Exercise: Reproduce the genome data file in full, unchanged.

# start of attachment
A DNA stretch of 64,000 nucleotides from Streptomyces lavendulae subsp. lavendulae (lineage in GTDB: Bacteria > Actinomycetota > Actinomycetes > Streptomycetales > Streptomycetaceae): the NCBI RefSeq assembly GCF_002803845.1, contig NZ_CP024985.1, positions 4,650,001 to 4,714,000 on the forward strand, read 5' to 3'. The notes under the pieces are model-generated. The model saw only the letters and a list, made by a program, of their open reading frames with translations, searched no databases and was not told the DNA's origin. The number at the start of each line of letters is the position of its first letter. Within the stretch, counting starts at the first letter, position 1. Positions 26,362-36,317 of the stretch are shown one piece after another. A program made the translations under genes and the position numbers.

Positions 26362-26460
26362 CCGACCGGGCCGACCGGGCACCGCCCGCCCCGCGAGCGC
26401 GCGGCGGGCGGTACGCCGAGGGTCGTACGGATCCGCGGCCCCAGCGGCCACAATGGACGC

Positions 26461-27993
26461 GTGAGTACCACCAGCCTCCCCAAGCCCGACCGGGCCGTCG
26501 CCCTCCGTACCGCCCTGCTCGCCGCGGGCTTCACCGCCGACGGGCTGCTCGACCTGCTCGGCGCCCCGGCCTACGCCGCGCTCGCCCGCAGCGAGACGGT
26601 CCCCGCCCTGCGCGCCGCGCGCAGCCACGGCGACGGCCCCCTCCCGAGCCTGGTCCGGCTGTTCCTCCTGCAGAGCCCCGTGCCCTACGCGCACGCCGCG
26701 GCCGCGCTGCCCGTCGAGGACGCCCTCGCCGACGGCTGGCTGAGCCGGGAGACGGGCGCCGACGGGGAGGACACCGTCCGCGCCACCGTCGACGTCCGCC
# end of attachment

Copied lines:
A DNA stretch of 64,000 nucleotides from Streptomyces lavendulae subsp. lavendulae (lineage in GTDB: Bacteria > Actinomycetota > Actinomycetes > Streptomycetales > Streptomycetaceae): the NCBI RefSeq assembly GCF_002803845.1, contig NZ_CP024985.1, positions 4,650,001 to 4,714,000 on the forward strand, read 5' to 3'. The notes under the pieces are model-generated. The model saw only the letters and a list, made by a program, of their open reading frames with translations, searched no databases and was not told the DNA's origin. The number at the start of each line of letters is the position of its first letter. Within the stretch, counting starts at the first letter, position 1. Positions 26,362-36,317 of the stretch are shown one piece after another. A program made the translations under genes and the position numbers.

Positions 26362-26460
26362 CCGACCGGGCCGACCGGGCACCGCCCGCCCCGCGAGCGC
26401 GCGGCGGGCGGTACGCCGAGGGTCGTACGGATCCGCGGCCCCAGCGGCCACAATGGACGC

Positions 26461-27993
26461 GTGAGTACCACCAGCCTCCCCAAGCCCGACCGGGCCGTCG
26501 CCCTCCGTACCGCCCTGCTCGCCGCGGGCTTCACCGCCGACGGGCTGCTCGACCTGCTCGGCGCCCCGGCCTACGCCGCGCTCGCCCGCAGCGAGACGGT
26601 CCCCGCCCTGCGCGCCGCGCGCAGCCACGGCGACGGCCCCCTCCCGAGCCTGGTCCGGCTGTTCCTCCTGCAGAGCCCCGTGCCCTACGCGCACGCCGCG
26701 GCCGCGCTGCCCGTCGAGGACGCCCTCGCCGACGGCTGGCTGAGCCGGGAGACGGGCGCCGACGGGGAGGACACCGTCCGCGCCACCGTCGACGTCCGCC